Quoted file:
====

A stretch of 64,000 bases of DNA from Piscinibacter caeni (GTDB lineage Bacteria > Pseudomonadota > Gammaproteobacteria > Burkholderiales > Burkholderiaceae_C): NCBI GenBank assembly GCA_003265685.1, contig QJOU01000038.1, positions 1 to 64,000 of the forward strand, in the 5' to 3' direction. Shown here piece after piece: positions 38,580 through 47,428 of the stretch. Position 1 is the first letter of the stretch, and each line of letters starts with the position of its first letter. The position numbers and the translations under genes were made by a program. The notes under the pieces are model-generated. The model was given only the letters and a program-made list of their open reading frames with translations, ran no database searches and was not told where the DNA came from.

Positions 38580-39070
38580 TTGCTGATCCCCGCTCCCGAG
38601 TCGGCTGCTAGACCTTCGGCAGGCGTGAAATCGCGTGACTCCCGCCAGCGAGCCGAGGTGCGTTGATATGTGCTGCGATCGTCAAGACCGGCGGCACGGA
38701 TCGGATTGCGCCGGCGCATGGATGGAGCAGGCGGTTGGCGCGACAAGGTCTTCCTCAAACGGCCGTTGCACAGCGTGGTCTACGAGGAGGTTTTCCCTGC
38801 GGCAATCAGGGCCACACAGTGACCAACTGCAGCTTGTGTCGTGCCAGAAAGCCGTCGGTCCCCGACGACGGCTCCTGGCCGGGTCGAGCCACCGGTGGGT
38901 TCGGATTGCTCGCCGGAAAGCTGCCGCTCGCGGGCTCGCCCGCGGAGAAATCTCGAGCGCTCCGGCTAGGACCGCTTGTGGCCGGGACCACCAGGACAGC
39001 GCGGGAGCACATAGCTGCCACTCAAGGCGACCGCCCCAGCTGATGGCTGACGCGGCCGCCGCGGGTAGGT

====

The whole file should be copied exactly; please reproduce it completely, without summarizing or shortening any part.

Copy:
A stretch of 64,000 bases of DNA from Piscinibacter caeni (GTDB lineage Bacteria > Pseudomonadota > Gammaproteobacteria > Burkholderiales > Burkholderiaceae_C): NCBI GenBank assembly GCA_003265685.1, contig QJOU01000038.1, positions 1 to 64,000 of the forward strand, in the 5' to 3' direction. Shown here piece after piece: positions 38,580 through 47,428 of the stretch. Position 1 is the first letter of the stretch, and each line of letters starts with the position of its first letter. The position numbers and the translations under genes were made by a program. The notes under the pieces are model-generated. The model was given only the letters and a program-made list of their open reading frames with translations, ran no database searches and was not told where the DNA came from.

Positions 38580-39070
38580 TTGCTGATCCCCGCTCCCGAG
38601 TCGGCTGCTAGACCTTCGGCAGGCGTGAAATCGCGTGACTCCCGCCAGCGAGCCGAGGTGCGTTGATATGTGCTGCGATCGTCAAGACCGGCGGCACGGA
38701 TCGGATTGCGCCGGCGCATGGATGGAGCAGGCGGTTGGCGCGACAAGGTCTTCCTCAAACGGCCGTTGCACAGCGTGGTCTACGAGGAGGTTTTCCCTGC
38801 GGCAATCAGGGCCACACAGTGACCAACTGCAGCTTGTGTCGTGCCAGAAAGCCGTCGGTCCCCGACGACGGCTCCTGGCCGGGTCGAGCCACCGGTGGGT
38901 TCGGATTGCTCGCCGGAAAGCTGCCGCTCGCGGGCTCGCCCGCGGAGAAATCTCGAGCGCTCCGGCTAGGACCGCTTGTGGCCGGGACCACCAGGACAGC
39001 GCGGGAGCACATAGCTGCCACTCAAGGCGACCGCCCCAGCTGATGGCTGACGCGGCCGCCGCGGGTAGGT